Woods has claimed the title as ultimate zoned-out folk band with an edge; their meandering, acoustic epics are interjected by screaming reverb. At the risk of sounding trite, the term ‘folkadelic’ fits their sound quite aptly. They shook a sold-out crowd with an hour-long set at the Chapel on Friday night, and delivered a satisfying balance of well-received singles, lots of songs from their most recent album, and new material.
Jessica Pratt opened the show — is it just me or has she been prefacing every even-slightly psychedelic performance in the Bay Area as of late? Do we need a few more badass, freewheeling ladies to take the spotlight and shake up the pattern? Fellow San Francisco favorite The Fresh & Onlys followed, with their sunny spin on garage rock and a no-bullshit disposition. Frontman Tim Cohen wasn’t timid in telling the distracted audience to “shut up for one second, guys . . .” and enticed them to pick up the band’s latest EP (“It’s good . . . it’s alright I guess . . . ”). They played three songs (title track “Soothsayer,” “Glass Bottom Boat,” and bass-driven “Drugs”) from said EP — entitled Soothsayer and out on Mexican Summer today, September 24th. I’m not sure whether the crowd was (a) too out of it, (b) had already seen The Fresh & Onlys a zillion times, given their live show is ubiquitous here in SF, or (c) just wasn’t digging it — because the band’s trumpet-riddled garage pop was met with unfazed eyes and a peppering of mid-set chatter. You win some, you lose some. The Fresh & Onlys’ set was solid — but it did run a little long for a supporting act, and the constant stream of blunt, in-your-face guitar riffs could have lent to more variation.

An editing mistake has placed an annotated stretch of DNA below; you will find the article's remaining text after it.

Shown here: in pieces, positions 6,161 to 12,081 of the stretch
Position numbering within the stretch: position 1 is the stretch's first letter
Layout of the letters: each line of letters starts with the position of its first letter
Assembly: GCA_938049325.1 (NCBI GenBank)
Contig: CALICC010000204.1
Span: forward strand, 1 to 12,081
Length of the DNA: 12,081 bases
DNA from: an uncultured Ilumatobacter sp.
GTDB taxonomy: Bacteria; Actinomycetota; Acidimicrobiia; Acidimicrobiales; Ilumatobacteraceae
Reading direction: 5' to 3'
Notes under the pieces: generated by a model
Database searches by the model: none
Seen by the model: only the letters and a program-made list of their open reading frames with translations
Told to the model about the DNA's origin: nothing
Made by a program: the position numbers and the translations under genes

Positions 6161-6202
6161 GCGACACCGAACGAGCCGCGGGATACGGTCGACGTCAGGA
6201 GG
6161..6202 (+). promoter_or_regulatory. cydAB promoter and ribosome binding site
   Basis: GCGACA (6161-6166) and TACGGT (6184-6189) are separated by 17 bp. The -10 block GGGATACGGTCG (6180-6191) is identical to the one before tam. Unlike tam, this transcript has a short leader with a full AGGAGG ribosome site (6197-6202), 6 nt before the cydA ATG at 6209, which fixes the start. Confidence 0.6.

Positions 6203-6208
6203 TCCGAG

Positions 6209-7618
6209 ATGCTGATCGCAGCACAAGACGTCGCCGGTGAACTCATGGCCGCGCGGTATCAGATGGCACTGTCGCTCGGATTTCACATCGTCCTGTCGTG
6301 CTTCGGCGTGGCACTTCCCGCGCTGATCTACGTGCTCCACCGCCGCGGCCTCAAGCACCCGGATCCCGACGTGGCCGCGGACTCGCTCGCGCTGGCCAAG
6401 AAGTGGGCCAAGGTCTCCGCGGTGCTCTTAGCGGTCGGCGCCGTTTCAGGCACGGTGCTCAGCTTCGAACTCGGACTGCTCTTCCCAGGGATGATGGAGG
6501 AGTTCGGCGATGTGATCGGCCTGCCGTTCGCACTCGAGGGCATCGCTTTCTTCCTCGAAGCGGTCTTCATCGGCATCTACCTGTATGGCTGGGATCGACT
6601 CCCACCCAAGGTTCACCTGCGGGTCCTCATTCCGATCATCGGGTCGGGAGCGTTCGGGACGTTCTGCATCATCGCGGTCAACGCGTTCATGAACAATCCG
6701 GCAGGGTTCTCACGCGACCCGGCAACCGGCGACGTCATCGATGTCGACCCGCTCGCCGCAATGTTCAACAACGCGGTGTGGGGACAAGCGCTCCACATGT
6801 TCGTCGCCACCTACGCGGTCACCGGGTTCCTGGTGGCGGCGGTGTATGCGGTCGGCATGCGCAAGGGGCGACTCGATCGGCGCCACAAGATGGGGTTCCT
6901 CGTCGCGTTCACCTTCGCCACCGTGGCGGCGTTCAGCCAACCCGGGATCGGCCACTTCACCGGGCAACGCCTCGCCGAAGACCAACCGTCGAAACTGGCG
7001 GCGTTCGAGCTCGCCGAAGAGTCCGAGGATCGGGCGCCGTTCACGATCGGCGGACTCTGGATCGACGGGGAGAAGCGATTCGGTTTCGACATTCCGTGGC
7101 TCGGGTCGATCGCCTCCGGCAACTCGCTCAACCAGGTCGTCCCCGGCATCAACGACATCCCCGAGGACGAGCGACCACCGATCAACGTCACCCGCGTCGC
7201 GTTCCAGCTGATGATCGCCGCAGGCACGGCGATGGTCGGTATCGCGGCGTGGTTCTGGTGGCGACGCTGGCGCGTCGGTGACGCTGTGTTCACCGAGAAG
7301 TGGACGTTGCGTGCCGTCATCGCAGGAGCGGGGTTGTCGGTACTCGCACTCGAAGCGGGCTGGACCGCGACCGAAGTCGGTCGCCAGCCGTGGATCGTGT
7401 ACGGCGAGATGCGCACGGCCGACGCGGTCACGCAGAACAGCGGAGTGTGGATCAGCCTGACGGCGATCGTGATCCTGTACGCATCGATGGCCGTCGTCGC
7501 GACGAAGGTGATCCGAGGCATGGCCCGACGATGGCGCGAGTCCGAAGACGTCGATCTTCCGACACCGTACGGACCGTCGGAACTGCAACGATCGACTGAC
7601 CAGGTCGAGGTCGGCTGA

Woods summoned an obligatory cloud of pot smoke when they took the stage with their decidedly beachy folk (ironic, considering the four-piece hails from Brooklyn). Fresh from a European tour last month and in preparation for their Woodsist Festival in Big Sur this past weekend (and in Pioneertown later this week), the band ripped the crowd from their too-cool attitude they’d adopted for Fresh & Onlys and showered them in expertly-layered psychedelic odes to the void. Their setlist was heavy with tracks from 2012’s Bend Beyond, like the sunshiney “Cali in a Cup” and the more jagged, screaming guitars in “Find them Empty.” Their sound spans the spectrum from ‘60s-inspired acoustic, to epic instrumental breaks woven with metallic guitar-tinkering and steady, rhythmic drums. They’re an eloquent blend of dazed, kaleidoscopic rock and swirling folk. Heavy on the wah-pedal, but lightened up by vocalist Jeremy Earl’s floaty falsetto and Kevin Morby’s harmonica. What’s a great folk band without their harmonica? Woods is a gorgeous balance of sunny and somber. Even if their audience is weak at beckoning an encore — seriously guys, that was abysmal. They did end up making an encore appearance, if only for one song, and I left The Chapel with my ears ringing and mind craving sunshine.
I was only able to sneak a peek at The Fresh & Only’s setlist — posted below for good measure. Look out for their Soothsayer EP, and F&O guitarist Wymond Miles’ forthcoming solo album (Cut Yourself Free, out October 17) and tour.